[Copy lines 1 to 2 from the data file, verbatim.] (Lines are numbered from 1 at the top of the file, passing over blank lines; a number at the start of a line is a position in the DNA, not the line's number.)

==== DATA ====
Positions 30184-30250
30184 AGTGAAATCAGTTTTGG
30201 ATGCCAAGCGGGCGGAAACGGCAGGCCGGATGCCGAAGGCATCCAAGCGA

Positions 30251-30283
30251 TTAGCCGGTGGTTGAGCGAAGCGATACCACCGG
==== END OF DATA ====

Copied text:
Positions 30184-30250
30184 AGTGAAATCAGTTTTGG